by Marc Bernard Ackerman, DMD, MBA

 I am very, very fortunate to have had the opportunity to engage in full-time private practice orthodontics and part-time teaching, full-time teaching and part-time orthodontic practice, and believe it or not full-time hospital orthodontic practice with full-time teaching. My current Chief of Dentistry has been an amazing supporter and encourages the concept of the patient-centered practice and resident-centered teaching. She has taught me how to better understand how to connect with the current generation of residents (Millennials). I would offer the suggestion that we ditch this not so flattering term and refer to them as the Aspirationals.

You’re probably thinking we were Aspirationals, so why should this generation be thought of any differently! Trust me, they should. This group is the most educated generation in Western history and is willing to put themselves into tremendous debt to get more and more expensive pieces of paper to hang on the wall.  This group is tech savvy. The Pew Research Center has referred to them as “Digital natives in a land of digital immigrants.” The Aspirationals are the most community minded since the post-depression era in the 1930’s and 1940’s.  They want to make the world a better place and believe that we all can.  They are “conscious capitalists” meaning that they support corporations that benefit all the stakeholders involved including customers, employees, investors, communities, suppliers, and the environment. Take for example the #DeleteUber campaign as a reaction to the allegations of sexual harassment of female employees at Uber. In sum, the Aspirationals are adventurous, nomadic, multi-tasking, confident, results-oriented, and compassionate team players.

So at this point you are probably thinking who is Ackerman talking about? I’ve never met one. Well, therein lies the problem. You get to meet these cool cats after they’ve been ground through dental school and orthodontic residency. They are all not the same people after that experience.  The lock-step dental curriculum does not allow for much deviation and exploration. Orthodontic residency is indoctrination into the dogma of occlusionism.  I was once told by my residency Chair, “Don’t confuse me with the facts, my mind is made up!” For those of you who know me, you understand that this comment only made me more of a relentless iconoclast.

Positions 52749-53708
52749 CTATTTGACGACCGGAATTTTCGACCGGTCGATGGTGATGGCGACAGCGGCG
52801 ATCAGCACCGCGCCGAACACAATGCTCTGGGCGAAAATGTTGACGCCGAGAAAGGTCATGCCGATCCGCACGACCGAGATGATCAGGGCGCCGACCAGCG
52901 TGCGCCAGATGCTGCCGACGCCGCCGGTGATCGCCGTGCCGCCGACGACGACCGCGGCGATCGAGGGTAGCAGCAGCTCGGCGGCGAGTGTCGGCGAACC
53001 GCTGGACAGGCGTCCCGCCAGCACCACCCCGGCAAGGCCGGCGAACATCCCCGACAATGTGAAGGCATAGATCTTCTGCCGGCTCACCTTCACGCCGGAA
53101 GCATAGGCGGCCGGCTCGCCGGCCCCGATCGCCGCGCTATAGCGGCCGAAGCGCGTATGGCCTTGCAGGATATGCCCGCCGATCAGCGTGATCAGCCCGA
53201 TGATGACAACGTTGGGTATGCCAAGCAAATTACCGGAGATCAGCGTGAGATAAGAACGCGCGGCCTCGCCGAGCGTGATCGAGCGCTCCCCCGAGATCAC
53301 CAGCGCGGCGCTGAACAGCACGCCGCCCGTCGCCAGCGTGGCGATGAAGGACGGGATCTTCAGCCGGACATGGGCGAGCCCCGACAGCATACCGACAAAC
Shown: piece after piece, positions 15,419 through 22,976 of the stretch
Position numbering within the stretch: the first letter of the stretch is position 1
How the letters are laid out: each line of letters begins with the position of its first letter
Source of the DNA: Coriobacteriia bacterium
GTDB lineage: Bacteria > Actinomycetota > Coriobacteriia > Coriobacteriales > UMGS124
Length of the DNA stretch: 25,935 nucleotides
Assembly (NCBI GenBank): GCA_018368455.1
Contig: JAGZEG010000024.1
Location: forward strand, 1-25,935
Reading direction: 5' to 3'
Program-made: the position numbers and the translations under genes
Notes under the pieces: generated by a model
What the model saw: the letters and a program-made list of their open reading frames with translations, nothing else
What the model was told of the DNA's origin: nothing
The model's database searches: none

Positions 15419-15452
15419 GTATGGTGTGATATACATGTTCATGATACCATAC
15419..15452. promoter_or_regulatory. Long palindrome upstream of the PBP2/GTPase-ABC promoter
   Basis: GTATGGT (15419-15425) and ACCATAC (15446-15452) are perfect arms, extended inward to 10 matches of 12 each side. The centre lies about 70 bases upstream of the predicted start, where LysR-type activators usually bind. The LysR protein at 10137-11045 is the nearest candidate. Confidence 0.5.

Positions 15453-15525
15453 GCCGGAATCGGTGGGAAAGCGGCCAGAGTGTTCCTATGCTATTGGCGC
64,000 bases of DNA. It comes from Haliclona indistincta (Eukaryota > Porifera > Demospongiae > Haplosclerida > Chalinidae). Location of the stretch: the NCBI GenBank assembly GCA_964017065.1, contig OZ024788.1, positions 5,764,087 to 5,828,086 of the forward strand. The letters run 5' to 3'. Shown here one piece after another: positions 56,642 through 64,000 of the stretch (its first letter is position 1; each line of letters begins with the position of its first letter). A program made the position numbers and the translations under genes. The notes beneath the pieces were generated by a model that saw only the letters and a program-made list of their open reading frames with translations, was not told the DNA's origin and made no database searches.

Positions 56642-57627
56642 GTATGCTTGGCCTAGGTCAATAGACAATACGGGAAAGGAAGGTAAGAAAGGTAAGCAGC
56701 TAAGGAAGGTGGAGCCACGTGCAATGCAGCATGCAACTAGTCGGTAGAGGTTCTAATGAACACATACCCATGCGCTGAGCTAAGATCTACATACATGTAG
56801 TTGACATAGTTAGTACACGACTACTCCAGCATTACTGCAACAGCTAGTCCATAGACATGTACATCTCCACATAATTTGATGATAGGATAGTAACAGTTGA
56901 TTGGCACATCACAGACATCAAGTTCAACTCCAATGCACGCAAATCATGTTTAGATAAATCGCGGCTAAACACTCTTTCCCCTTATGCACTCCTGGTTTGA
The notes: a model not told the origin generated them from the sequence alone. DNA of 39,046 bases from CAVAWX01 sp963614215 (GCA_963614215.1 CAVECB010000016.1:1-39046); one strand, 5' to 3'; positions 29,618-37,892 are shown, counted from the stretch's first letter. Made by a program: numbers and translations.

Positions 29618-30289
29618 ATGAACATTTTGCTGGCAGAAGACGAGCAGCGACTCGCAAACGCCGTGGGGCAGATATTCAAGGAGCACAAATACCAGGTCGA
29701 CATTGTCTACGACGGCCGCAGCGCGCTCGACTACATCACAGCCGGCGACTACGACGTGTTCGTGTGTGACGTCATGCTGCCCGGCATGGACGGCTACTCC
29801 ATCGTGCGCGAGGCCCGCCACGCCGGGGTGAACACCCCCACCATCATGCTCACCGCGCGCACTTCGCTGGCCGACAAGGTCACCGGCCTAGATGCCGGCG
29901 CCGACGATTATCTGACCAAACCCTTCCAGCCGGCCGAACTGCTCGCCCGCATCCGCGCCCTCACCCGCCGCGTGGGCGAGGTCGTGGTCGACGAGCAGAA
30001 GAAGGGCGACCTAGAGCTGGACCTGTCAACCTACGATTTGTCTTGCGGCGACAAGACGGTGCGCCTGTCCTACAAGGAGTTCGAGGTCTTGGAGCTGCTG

The malignant transformation of the Aspirational to the Egotistical is partly our fault. Imagine getting to the end of your formal education, you’re trying to bench press over $250,000 of debt, and you come to the realization that the kind of job you wanted doesn’t necessarily exist. In some cases it never existed. However, in many cases, the allure of orthodontics from a 22 year olds’ perspective may have been way off base. Not to mention the fact that will soon learn that there will be over 400 other graduates this year and perhaps half the number of traditional jobs out there.

Who had the responsibility to mentor the Aspirational in their pursuit of being an orthodontist? We did. What I am trying to convey is that the orthodontic landscape today must be navigated carefully and cautiously. The chance for success is still there but how one defines success is critical to achieving it.

I love practicing orthodontics and I am sure that the readers of do too. So as a community of colleagues let’s help the newbies, the sort-of newbies, and even the oldies but goodies when they’re in a place of need.  That’s my aspiration.

My email is . No matter what you need to talk about, I am happy to listen.